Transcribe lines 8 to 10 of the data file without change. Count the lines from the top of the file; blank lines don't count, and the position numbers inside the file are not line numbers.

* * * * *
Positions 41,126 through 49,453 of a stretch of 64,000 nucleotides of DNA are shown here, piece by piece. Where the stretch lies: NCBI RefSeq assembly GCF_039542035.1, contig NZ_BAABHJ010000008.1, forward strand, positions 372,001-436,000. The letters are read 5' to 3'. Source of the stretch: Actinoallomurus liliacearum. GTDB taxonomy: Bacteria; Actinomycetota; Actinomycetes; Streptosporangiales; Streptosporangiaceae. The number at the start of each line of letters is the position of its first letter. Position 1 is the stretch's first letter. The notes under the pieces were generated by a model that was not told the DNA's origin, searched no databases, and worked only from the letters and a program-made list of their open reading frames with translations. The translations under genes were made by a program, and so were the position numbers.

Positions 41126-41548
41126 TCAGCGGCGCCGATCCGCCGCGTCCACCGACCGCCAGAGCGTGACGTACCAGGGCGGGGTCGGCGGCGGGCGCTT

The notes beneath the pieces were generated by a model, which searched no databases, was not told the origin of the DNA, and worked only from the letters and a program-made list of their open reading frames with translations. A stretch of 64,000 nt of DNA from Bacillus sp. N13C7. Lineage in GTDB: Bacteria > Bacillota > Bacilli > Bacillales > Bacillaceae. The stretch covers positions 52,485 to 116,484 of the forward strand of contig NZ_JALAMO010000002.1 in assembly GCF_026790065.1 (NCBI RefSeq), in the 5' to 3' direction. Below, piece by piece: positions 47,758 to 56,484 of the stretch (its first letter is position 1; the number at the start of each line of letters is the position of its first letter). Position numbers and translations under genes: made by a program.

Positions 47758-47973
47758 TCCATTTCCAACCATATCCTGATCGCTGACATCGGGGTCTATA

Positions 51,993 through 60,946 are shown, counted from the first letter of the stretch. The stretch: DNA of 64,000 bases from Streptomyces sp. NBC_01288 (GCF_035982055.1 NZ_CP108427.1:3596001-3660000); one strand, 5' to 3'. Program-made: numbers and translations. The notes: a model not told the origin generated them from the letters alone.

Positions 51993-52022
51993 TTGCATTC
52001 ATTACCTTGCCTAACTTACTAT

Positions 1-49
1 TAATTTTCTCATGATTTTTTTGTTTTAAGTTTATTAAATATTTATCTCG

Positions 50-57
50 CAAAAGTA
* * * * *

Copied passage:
Positions 51993-52022
51993 TTGCATTC
52001 ATTACCTTGCCTAACTTACTAT